See full article at The Wrap »

Why Cannes Film Market May Move at an Escargot’s Pace This Year

This story first appeared in TheWrap’s magazine’s Cannes issue.

Not even a shot of Botox under the arm will curb a certain kind of nervous sweat for buyers and sellers headed to this year’s Marché du Film. A continued pattern of caution will reign when it comes to deals at this year’s Cannes Film Festival, numerous industry insiders told TheWrap.

Festival titles have been selling at a snail’s pace since last September’s Toronto International Film Festival, despite the widely held industry line that we live in an aggressive buyers market. And while the Marché always brings a smattering of diverse international fare and typically produces an awards player or two, the impulse-buying phenomenon that one top studio executive called “festival fever” has cooled considerably.

“There are challenges in the independent marketplace that are well-documented in terms of the economic model and the pipeline of films,” said Stuart Ford, former head of Im Global, who returns to France with his new content and sales engine, Agc Studios.

Also Read: 'Everybody Knows' Stars Penélope Cruz and Javier Bardem CannesWrap Portraits (Exclusive Photos)

“I don’t expect Cannes to signal any great deviation from the trajectory we’ve been on, but true premium projects will be more in demand … the appetite and the volume of business for smaller indies is just changing.”

One studio executive, speaking on condition of anonymity, added, “A few years ago, people were really overspending and then taking a bath when they released the films.” Another notable dealmaker who declined to be named said that interest in finished films at Cannes, even competition titles, is unusually low.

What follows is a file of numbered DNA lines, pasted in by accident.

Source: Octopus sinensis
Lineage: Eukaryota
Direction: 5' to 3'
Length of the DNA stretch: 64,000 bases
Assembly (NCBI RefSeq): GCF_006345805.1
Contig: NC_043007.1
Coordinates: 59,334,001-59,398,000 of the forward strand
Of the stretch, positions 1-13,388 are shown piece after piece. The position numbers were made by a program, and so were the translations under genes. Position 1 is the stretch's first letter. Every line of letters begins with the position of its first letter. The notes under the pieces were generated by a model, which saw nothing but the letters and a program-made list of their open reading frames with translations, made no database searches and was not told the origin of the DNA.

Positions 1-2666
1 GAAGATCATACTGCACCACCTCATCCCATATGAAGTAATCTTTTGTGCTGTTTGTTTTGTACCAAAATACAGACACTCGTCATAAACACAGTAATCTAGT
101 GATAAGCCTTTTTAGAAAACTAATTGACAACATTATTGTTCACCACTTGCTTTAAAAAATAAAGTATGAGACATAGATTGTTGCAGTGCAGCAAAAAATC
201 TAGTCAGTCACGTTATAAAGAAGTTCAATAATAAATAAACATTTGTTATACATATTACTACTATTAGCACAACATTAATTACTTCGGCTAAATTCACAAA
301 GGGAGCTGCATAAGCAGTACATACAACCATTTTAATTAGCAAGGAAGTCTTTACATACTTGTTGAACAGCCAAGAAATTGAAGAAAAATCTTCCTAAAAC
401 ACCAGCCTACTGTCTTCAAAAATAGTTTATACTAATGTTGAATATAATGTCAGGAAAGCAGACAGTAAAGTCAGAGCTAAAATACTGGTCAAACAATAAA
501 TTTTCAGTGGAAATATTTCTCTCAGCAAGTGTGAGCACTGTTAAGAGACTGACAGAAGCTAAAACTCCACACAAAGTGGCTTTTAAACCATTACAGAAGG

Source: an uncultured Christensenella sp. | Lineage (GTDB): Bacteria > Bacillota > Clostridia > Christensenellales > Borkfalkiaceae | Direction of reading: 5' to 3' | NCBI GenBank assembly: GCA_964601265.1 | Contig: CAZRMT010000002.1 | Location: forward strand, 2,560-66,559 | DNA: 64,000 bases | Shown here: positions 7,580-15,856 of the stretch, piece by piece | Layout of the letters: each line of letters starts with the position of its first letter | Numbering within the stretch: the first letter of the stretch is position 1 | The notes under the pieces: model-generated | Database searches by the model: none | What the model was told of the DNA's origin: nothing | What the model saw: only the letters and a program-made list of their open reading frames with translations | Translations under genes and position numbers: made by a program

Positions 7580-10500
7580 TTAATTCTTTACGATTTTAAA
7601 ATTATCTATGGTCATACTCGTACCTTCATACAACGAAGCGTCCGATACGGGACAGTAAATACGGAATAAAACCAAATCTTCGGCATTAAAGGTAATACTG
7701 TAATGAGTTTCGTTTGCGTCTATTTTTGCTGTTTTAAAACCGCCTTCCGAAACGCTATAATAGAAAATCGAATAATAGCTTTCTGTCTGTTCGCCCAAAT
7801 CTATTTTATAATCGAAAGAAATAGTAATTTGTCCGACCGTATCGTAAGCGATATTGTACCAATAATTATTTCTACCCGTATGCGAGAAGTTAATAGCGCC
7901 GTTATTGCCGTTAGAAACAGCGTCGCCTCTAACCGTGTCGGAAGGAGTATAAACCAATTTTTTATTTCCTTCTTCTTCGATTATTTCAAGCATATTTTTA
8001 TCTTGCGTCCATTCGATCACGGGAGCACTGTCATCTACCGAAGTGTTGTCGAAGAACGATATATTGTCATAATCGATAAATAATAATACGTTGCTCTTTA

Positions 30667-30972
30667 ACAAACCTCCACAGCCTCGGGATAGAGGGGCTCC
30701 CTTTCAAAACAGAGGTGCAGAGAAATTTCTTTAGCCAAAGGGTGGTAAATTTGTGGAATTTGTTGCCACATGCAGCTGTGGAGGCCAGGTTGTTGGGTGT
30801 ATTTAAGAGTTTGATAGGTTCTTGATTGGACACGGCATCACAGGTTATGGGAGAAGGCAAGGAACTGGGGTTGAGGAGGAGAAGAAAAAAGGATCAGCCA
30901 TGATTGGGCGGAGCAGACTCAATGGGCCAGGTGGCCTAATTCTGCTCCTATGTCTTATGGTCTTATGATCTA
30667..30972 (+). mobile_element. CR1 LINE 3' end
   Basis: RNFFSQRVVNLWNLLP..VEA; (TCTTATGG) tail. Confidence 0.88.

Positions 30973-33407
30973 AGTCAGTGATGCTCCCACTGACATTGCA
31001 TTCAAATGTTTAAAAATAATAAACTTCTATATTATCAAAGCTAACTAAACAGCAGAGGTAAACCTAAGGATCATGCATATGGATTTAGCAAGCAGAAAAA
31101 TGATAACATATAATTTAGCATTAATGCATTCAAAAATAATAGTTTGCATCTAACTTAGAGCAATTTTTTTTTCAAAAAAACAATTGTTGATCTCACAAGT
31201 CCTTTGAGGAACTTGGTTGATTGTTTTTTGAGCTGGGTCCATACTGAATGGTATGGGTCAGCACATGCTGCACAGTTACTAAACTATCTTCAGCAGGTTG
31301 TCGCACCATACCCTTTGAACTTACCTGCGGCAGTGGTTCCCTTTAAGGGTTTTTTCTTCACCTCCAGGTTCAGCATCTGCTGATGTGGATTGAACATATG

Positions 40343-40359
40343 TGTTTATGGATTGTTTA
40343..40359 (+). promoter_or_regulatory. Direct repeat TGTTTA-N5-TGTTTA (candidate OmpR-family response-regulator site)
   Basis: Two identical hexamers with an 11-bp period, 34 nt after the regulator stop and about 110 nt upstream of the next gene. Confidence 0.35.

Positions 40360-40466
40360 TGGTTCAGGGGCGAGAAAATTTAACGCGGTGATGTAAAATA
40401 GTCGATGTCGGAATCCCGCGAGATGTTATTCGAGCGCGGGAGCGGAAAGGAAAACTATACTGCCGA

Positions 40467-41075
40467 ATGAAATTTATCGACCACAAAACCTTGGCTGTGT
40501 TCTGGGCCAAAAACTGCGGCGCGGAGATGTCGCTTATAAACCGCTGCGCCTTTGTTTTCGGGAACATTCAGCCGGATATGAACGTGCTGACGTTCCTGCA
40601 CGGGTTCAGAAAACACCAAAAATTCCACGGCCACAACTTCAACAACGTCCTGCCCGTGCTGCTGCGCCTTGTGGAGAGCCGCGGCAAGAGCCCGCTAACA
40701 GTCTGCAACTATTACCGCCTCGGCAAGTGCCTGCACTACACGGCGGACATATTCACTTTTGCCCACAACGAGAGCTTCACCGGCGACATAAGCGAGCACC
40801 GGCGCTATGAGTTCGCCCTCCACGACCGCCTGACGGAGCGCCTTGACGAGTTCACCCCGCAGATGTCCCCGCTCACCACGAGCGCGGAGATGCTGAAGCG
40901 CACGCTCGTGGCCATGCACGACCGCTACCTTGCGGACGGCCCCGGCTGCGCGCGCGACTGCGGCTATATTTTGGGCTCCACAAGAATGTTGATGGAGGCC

“People are so apprehensive,” said Alex Walton of Bloom, an international sales, production and financing company (“The Nice Guys,” “Suburbicon”). But Walton cautioned against sounding any death knells, thinking back to his time at Paramount’s defunct indie label, Vantage.

Also Read: Cannes Adds Terry Gilliam's 'Don Quixote,' Lars von Trier's 'The House That Jack Built'

“I think our top movie one year made $12 million at the box office,” he said. “Compared to now? This is a heyday. The market will liven up with continued success stories, like ‘Hostiles’ making $30 million or ‘Chappaquiddick’ getting to around $12 million. Or look at ‘Lady Bird’ and ‘The Shape of Water.'” (“Lady Bird” grossed $49 million, while Guillermo del Toro’s Oscar winner hit nearly $64 million.)

Here’s what we’ll be watching for as the market unfolds on the Croisette:

1. Interrupted Streams

It’s been two years since streaming giants Netflix and Amazon stormed the indie market at Sundance, acquiring titles by the bucket and inflating price tags by millions. The companies both launched fireworks displays to announce their arrival and drove a money train that almost immediately stalled. Both companies pivoted to original productions, which the services could own outright as library titles and use to keep their global pipelines full of content. At the Marché this year, expect both to pack light.

Netflix has already given us the first beef of Cannes by refusing to submit its films to any section of the festival. The move was in direct response to a rule change that all eligible competition films must have a theatrical run in France, a move that found festival boss Thierry Frémaux placating France’s domestic exhibition business, which was in full revolt over Netflix’s day-and-date theatrical release strategy.

Also Read: Netflix Bails on Cannes Over Theatrical Release Mandate